Format

Send to

Choose Destination
See comment in PubMed Commons below
Ecology. 2006 Dec;87(12):2992-9.

Phytoplankton food quality determines time windows for successful zooplankton reproductive pulses.

Author information

  • 1Aquatic System Unit, Environmental Sciences Center EULA-Chile, Universidad de ConcepciĆ³n, P.O. Box 160-C, ConcepciĆ³n, Chile. crvargas@udec.cl

Abstract

Recruitment success at the early life stages is a critical process for zooplankton demography. Copepods often dominate the zooplankton in marine coastal zones and are prey of the majority of fish larvae. Hypotheses interpreting variations of copepod recruitment are based on the concepts of "naupliar predation," "nutritional deficiency," and "toxic effect" of diatom diets. Contradictory laboratory and field studies have reached opposite conclusions on the effects of diatoms on copepod reproductive success, blurring our view of marine food-web energy flow from diatoms to higher consumers by means of copepods. Here we report estimates of copepod feeding selectivity and reproduction in response to seasonally changing phytoplankton characteristics measured in a highly productive coastal upwelling area off the coast of central Chile. The variable phytoplankton diversity and changing food quality had a strong and highly significant impact on the feeding selectivity, reproduction, and larval survival of three indigenous copepod species. Seasonal changes in copepod feeding behavior were related to the alternating protozoan-diatom diets, mostly based on dinoflagellates and ciliates during winter and autumn (low highly unsaturated fatty acids [HUFA]/polyunsaturated fatty acids [PUFA] availability), but switched to a diet of centric and chain-forming diatoms (high HUFA/PUFA availability) during the spring/summer upwelling period. Ingestion of diatom cells induced a positive effect on egg production. However, a negative relationship was found between egg hatching success, naupliar survival, and diatom ingestion. Depending on the phytoplankton species, diets had different effects on copepod reproduction and recruitment. In consequence, it seems that the classical marine food web model does not apply to some coastal upwelling systems.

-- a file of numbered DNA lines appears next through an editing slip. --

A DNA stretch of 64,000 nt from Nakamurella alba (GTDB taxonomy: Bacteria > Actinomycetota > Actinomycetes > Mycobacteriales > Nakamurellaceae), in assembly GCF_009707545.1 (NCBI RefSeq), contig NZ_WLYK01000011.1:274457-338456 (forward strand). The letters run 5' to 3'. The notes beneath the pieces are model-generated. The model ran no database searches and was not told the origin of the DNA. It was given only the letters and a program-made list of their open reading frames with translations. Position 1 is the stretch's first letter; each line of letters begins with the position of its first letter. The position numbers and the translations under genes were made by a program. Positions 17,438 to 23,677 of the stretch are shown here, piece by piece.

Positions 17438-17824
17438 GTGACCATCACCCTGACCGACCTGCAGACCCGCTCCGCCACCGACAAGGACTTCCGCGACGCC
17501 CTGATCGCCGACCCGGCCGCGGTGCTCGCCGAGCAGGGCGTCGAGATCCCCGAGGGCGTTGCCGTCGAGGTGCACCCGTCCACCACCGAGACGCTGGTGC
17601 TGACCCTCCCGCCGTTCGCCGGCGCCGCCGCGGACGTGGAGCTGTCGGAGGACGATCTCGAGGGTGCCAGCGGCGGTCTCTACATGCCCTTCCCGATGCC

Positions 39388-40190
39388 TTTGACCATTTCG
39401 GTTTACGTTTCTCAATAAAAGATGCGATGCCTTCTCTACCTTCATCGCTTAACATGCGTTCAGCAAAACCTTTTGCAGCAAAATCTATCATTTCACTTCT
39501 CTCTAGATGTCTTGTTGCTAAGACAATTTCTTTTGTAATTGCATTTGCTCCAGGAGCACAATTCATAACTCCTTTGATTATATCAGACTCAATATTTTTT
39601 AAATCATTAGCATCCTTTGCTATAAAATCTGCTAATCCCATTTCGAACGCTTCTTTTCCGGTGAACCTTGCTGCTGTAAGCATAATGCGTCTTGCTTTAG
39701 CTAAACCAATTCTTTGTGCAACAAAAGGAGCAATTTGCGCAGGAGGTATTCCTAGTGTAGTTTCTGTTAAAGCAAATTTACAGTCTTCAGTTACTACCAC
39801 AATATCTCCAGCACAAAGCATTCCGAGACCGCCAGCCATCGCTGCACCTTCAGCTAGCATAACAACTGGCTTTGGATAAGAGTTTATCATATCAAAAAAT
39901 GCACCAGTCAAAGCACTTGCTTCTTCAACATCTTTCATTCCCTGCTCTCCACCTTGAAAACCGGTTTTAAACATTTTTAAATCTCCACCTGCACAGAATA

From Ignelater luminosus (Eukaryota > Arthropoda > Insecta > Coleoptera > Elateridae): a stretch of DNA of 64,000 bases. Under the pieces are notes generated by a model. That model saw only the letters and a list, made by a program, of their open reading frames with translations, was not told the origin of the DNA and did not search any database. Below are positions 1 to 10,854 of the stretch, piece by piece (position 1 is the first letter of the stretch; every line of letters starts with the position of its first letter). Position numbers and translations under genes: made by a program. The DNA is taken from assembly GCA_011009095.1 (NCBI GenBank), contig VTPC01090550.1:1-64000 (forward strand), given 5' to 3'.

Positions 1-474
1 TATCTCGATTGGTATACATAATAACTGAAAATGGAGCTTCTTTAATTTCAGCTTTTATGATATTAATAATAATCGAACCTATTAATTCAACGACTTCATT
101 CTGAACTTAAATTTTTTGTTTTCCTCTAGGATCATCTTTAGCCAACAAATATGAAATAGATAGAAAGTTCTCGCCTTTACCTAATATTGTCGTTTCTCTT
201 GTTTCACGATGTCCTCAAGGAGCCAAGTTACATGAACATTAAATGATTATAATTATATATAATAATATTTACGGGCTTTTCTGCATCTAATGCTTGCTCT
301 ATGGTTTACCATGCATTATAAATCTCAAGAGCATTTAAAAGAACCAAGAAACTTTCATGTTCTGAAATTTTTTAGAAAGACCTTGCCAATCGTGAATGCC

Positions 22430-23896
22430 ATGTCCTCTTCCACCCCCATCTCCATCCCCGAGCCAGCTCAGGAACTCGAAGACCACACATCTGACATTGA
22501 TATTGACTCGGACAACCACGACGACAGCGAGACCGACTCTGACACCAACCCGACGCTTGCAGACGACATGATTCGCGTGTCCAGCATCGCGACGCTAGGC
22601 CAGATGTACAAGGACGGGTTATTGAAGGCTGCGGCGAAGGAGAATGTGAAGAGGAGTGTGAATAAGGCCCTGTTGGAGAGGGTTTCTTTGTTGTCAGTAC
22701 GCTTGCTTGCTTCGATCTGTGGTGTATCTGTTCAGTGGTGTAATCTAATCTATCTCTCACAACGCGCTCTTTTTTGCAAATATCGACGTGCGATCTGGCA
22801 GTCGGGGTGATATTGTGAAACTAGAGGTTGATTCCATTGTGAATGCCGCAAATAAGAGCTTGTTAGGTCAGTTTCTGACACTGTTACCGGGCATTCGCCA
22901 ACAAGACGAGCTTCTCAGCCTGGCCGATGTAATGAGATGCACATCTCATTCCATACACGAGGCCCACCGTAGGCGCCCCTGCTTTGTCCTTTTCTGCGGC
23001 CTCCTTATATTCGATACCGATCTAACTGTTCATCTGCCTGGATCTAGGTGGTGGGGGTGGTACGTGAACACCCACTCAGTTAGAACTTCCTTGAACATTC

PMID:
17249223
[PubMed - indexed for MEDLINE]
PubMed Commons home

PubMed Commons

0 comments
How to join PubMed Commons

    Supplemental Content

    Loading ...
    Write to the Help Desk